R&D Gains New Focus

June 6, 2005

roll goods producers must innovate to ensure continued success

In the late 1990s, even as many U.S. roll good producers ignored a growing threat hovering over them like a storm cloud, the strengthening demand of many nonwovens technologies/markets easily grew their sales. A combination of high volumes and easy profits created a false sense of security and—for some producers—the illusion that existing technologies would sate customer demand in coming years. A casualty of this phenomenon was research and development investments vital in keeping the nonwovens industry fresh and open to new markets.

R&D is the driving force that helps roll goods producers remain innovative, competitive and, ultimately, profitable—the goal of anyone in the business. In nonwovens, R&D has seen a downturn for years, a trend that has spanned from raw materials to finished goods. Most importantly, said industry experts, R&D budgets were slashed because many roll goods producers fell into a state of complacency as they ignored threats posed by foreign markets such as Asia. When those threats arose, domestic producers were unable to respond quickly and were ill prepared to meet the lower prices offered by these emerging markets. Gradually, production was outsourced to cheaper production facilities across the globe in places such as Asia and Mexico.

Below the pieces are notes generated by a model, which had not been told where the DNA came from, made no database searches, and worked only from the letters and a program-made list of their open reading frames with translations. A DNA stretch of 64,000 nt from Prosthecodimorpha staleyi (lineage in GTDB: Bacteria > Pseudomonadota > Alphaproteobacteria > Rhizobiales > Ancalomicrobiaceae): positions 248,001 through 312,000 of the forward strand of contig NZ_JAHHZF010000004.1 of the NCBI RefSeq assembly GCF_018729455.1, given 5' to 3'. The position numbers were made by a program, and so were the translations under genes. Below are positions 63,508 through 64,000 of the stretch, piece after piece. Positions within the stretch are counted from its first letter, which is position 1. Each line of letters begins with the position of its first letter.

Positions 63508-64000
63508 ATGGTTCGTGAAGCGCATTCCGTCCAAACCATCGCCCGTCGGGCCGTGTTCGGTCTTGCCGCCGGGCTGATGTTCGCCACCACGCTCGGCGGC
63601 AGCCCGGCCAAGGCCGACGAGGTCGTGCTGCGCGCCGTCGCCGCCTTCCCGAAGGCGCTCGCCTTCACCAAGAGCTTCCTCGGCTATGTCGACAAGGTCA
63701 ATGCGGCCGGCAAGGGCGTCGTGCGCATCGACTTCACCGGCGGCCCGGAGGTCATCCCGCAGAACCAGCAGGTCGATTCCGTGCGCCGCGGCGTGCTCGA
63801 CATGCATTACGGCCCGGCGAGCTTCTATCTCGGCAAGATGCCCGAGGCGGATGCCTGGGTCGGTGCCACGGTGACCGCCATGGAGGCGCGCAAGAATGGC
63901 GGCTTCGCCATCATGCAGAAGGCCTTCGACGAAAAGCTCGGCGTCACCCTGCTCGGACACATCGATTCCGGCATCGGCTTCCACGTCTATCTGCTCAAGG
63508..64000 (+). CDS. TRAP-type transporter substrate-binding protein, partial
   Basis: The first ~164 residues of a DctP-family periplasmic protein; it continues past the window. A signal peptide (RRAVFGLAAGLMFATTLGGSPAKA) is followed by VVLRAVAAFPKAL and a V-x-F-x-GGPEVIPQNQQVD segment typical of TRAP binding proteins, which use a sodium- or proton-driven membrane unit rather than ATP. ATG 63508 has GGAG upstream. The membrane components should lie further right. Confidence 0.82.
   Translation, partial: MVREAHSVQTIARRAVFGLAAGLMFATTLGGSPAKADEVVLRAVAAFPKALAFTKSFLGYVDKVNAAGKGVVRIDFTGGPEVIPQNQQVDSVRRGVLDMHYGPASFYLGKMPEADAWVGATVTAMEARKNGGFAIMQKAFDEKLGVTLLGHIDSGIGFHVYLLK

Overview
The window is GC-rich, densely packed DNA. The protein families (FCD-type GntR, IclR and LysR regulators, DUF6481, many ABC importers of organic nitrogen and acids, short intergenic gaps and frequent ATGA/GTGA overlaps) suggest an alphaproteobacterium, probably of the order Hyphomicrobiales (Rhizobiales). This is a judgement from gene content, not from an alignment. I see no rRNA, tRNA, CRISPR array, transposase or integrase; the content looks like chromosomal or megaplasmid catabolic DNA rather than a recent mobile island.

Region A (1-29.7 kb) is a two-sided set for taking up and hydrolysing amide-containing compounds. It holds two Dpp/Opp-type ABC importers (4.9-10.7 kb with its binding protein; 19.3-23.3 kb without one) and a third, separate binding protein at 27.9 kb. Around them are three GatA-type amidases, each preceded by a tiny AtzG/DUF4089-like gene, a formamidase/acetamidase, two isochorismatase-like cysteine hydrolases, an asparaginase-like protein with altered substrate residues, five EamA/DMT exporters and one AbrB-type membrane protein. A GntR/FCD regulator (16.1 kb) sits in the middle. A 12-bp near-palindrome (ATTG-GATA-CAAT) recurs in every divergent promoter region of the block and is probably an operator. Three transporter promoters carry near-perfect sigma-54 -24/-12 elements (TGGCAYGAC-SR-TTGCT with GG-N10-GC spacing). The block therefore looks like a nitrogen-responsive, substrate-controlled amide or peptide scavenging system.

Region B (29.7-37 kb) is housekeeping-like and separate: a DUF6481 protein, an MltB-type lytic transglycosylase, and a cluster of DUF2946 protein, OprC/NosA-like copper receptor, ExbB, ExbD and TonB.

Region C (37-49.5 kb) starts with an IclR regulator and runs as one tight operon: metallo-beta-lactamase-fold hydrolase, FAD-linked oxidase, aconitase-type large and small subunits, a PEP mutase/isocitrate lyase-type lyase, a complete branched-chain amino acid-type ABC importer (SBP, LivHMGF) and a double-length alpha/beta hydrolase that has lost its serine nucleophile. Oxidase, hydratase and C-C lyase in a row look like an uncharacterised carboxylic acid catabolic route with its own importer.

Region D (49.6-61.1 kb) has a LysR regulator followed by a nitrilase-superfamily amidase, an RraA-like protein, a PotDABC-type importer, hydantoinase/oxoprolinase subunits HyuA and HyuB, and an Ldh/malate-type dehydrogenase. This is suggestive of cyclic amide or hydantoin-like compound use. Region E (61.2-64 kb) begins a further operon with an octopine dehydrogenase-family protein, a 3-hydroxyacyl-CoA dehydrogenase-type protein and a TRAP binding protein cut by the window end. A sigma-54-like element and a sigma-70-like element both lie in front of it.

The past year has seen a movement away from off-the-shelf technology by roll goods producers, with efforts accelerating in the past several months. Companies that have wisely and continuously invested in their R&D capabilities are leading this trend, and those that have not must adapt or be left out in the cold.

“The only way to succeed in this industry, or any industry in the U.S., is to innovate,” said Konstantin Goranov, the newly appointed director of fiber research at Foss Manufacturing, Hampton, NH. “For the past 10 years, companies have somehow forgotten that was the key to their success. Therefore, I think R&D is the driving force in this industry for the next century.”

Ahead Or Behind?
In the current nonwovens landscape, there is an increased reliance on internally developed innovations. This trend is driven by the need for specialized, unique properties in almost all segments of nonwovens. Companies that have preserved their R&D capabilities in the face of economic pressure have been able to take new technology to market more quickly and efficiently and meet the needs of increasing customer demand. This shift is critical, as many roll goods producers now realize that R&D lags have left them unable to respond to market changes. Budgets were slashed, resources eliminated and many well-educated workers let go. “No one was looking into new materials or technologies, no one was there to make it happen,” said Dr. Garanov. At Foss, researching and innovating specialty synthetic fibers and nonwoven fabrics has always been the company’s top priority.”